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1 Landscape modeling efforts for N-Biocomplexity program Amit Chakraborty & Bai-Lian Li University of California, Riverside.

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Presentation on theme: "1 Landscape modeling efforts for N-Biocomplexity program Amit Chakraborty & Bai-Lian Li University of California, Riverside."— Presentation transcript:

1 1 Landscape modeling efforts for N-Biocomplexity program Amit Chakraborty & Bai-Lian Li University of California, Riverside

2 2 S PATIAL T RANSITION M ODEL O F V EGETATION C HANGES Spatial dynamicsTemporal dynamics Spatial interactions between individual plants Resource supply and transport

3 3 Habin Li and F. Reynolds (1997) Scale in Remote sensing and GIS. p

4 4 C ELLULAR A UTOMATON WGW SW SGG either G or W or S

5 5 Rules of Automaton MECHANISMS OR PROCESSES Automaton without interference Automaton under species invasion Automaton after fire-disturbance AUTOMATON Resource-mediated competition Resource-based invasion mechanism Fire-induced successional processes

6 6 Resource-mediated Indirect Competition Huston M.A. and DeAngelis D.L. (1994) Competition and coexistence: the effects of resource transport and supply. The American Naturalist 144: (k)

7 7 Huston M.A. and DeAngelis D.L. (1994) Competition and coexistence: the effects of resource transport and supply. The American Naturalist 144:

8 8 Resource-mediated direct competition

9 9 C 1 >C 2 Schematic diagram of resource uptake mechanism from overlapping depletion zone

10 10 Low rate of resource input Constant transport rate Low rate of resource input Competitive equilibrium Overlapping depletion zone Non-overlapping depletion zone

11 11 Which plant will occupy the overlapping zone? The plant has lowest resource concentration in its non-overlapping depletion zone will occupy an overlapping zone at equilibrium by depleting the resource concentration to its lowest. What plant trait confers the competitive superiority? 1.Higher resource capture efficiency; defined by a ratio of resource concentration in rooting zone per unit volume and resource uptake from rooting zone per unit volume. 2. Lower resource concentration in non-overlapping rooting zone 3. Less access to overlapping zone within the neighborhood of interactions. Above three are the measure of competitive superiority and it confers the variation of R* at equilibrium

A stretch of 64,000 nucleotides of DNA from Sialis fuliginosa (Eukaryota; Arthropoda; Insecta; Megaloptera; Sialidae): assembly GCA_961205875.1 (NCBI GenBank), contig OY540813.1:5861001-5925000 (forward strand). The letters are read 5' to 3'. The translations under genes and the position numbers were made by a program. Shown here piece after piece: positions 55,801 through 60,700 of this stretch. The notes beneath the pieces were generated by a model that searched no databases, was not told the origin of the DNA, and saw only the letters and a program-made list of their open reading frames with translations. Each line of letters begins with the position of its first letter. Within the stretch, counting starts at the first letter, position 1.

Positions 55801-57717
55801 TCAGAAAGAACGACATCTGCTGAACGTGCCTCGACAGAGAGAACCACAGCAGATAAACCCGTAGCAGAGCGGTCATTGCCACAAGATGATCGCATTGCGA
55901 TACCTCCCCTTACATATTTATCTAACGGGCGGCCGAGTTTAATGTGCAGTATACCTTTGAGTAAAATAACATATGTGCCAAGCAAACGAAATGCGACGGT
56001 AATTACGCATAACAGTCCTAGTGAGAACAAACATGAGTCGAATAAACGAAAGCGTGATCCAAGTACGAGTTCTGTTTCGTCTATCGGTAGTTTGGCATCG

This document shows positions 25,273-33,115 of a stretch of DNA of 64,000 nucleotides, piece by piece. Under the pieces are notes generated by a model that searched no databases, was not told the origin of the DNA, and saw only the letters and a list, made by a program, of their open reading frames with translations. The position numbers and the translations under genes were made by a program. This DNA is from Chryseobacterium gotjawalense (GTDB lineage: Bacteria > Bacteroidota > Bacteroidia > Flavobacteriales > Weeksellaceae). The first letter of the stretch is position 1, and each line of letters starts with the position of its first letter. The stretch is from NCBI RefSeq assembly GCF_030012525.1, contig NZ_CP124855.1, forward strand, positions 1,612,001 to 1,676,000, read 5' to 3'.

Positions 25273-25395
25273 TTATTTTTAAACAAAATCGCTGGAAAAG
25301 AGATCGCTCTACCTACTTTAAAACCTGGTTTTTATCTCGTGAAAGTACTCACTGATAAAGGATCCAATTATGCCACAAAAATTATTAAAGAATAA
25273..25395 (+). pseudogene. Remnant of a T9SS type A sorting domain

12 12 Overlapping depletion zone Overlapping depletion zone Overlapping depletion zone Overlapping depletion zone Overlapping depletion zone Higher resource capture efficiency lower resource concentration in non-overlapping rooting zone Less access to overlapping zone within the neighborhood of interactions Non-overlapping depletion zone Non-overlapping depletion zone Non-overlapping depletion zone Non-overlapping depletion zone Non-overlapping depletion zone

13 13 Resource-based invasion mechanism Invasive plant trait Native plant trait Lower threshold Upper threshold Range of variation of resource input rate

14 14 SPATIALABUNDANCESSPATIALABUNDANCES Lower thresholdUpper threshold Resource input rate

15 15 Relative physiological characters of an invasive species 1. Higher maximal seeds production 2. Lower resource requirement for seeds production 3. Lower mortality rate The invasive species is not necessarily to be a best resource competitor